In the same way that the iPhone achieved 80 percent penetration of the Fortune 100, the demand for mobile apps is being driven by the users themselves, not necessarily the IT departments within the enterprise. Additionally, marketing departments have discovered that apps can be a very powerful tool to connect with consumers, reinforce a branding message, and even enable self-service functionalities in both a business-to-consumer and business-to-business environment.
In most large enterprises where mobile development is occurring, applications are being developed in isolated groups around the organization. As a result, there is often a lot of "reinventing the wheel" as issues like security, user authentication, back-end system data access, or branding standards must be addressed by each app's development team independently. In addition, many times there is no enterprise-wide strategy for apps, which can leave gaps in functionality or communication to both internal and external users. As a result, organizations both large and small can dramatically improve their return-on-investment for mobile technology by developing a holistic enterprise mobile strategy and application roadmap.
Create an enterprise mobile strategy
The key to any successful mobile strategy is to tie the capabilities of a mobile app directly into specific business objectives. For instance, if your goal is to improve branding and acquire new customers, you should focus on external applications that engage your prospective customers and give them a mechanism to perform transactions directly from within the app. For example, the Pizza Hut or Chipotle apps do just this by allowing their customers to order food directly, driving millions of dollars of sales from their mobile apps.
If your goal is to improve sales force productivity and reduce errors in sales orders, your efforts should be geared towards developing an app that gives your sales team a way to keep track of customers and interactions. Customers should be able to place orders directly into the app to eliminate redundant error-prone paper work and data entry.
From a strategic standpoint, identifying the business objectives and mapping those to apps that represent the "low-hanging-fruit" will drive the most significant return.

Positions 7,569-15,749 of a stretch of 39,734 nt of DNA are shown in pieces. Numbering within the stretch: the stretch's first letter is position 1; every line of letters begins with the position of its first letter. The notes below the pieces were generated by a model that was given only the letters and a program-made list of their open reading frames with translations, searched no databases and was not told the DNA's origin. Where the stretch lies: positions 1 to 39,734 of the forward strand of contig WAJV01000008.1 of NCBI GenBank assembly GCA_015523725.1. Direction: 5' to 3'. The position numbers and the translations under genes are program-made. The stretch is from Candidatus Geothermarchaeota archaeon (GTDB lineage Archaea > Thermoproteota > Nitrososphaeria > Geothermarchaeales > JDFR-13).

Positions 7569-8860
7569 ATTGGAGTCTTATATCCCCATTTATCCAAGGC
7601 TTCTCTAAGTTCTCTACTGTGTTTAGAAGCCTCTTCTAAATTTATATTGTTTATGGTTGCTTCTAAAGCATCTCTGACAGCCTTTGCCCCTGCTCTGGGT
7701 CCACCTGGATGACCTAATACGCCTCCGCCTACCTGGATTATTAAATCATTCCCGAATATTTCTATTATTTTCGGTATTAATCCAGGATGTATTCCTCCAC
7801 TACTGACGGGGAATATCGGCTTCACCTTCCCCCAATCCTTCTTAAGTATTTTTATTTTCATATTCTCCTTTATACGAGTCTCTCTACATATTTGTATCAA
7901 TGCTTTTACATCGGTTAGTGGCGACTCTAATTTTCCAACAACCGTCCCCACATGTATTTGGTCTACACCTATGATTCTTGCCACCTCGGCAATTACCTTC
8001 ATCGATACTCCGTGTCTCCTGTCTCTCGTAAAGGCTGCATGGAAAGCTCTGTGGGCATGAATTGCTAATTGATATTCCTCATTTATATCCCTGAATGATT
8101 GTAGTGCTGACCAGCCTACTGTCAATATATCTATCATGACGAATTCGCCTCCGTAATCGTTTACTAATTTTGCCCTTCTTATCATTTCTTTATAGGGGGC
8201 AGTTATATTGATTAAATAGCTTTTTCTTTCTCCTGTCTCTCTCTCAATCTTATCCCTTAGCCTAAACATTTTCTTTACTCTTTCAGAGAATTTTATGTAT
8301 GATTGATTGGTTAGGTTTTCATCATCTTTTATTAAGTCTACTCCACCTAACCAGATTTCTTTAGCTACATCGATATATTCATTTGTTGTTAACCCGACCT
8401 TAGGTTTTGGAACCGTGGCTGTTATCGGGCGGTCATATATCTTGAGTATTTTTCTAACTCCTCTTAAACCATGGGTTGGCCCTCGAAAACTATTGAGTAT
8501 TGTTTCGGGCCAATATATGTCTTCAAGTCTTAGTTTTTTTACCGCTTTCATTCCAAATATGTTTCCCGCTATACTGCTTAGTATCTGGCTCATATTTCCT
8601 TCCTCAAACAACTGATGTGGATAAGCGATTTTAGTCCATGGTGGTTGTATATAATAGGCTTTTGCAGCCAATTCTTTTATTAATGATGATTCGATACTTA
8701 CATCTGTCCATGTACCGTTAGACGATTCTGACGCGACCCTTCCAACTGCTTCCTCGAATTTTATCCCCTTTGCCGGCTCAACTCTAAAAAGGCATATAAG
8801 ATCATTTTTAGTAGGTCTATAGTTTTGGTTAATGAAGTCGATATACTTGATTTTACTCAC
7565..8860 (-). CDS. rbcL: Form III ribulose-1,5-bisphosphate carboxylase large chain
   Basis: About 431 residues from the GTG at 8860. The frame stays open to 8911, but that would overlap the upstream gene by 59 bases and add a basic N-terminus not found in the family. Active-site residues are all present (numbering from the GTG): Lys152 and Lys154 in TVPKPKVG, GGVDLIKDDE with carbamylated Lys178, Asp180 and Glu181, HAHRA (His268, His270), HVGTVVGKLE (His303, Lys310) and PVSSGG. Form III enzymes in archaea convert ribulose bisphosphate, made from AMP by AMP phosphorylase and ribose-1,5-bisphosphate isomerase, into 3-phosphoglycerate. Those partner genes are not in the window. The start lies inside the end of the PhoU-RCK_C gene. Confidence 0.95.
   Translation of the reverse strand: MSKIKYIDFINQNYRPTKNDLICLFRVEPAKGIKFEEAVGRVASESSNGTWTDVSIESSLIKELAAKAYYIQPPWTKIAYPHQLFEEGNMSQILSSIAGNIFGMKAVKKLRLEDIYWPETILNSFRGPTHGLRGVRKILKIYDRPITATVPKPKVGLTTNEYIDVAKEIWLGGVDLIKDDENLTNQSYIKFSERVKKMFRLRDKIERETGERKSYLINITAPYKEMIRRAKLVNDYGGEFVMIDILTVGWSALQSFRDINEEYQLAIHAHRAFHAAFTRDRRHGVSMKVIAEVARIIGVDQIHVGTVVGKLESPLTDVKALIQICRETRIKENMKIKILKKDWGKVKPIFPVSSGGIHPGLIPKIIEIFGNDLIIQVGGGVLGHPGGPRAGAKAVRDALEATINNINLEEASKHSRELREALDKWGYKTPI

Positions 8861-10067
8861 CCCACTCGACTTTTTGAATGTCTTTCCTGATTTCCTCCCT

External apps: Consider your goals
If your organization is looking to develop external-facing applications, think about how apps can be used to achieve your business goals and objectives with your customer base. If your goal is to increase sales, you need to determine the types of functionality that would be valuable to potential customers of your products or services. If you want to improve customer service and increase customer satisfaction, look for aspects of self-service functionality that can be provided to customers. Nationwide Insurance has done both of these quite successfully with apps. One app gives existing customers the ability to file claims from the app. The other successfully attracts new customers through an app that gives car shoppers access to free VIN checks for used cars, along with an easy way to register for car insurance once they make a purchase.
Internal apps: Enhance workforce productivity
The availability and demand for consumer apps that do just about everything will only continue to penetrate the professional and corporate space. Why should workers only have access to corporate e-mail and calendars from their mobile devices? Why not be able to access workflow, sales order entry, and knowledge management applications? Forward thinking organizations like the Fortune 500 biotech firm Genentech are embracing this demand for internal applications and have developed multiple apps for all kinds of internal functionality, from tracking customer interactions to managing pharmaceutical samples. Significant workforce productivity enhancements can be realized through mobile apps for your internal users.
As your organization continues to mature in the apps it develops and its overall mobile strategy, both struggles and benefits will result. Although mobile apps have gone mainstream, they are still early in the technology adoption life cycle for enterprises. As this arena continues to develop, there will only be more and more dramatic examples of how iPhone and iPads are being used to bring bottom-line benefits to organizations that strategically look to leverage mobility.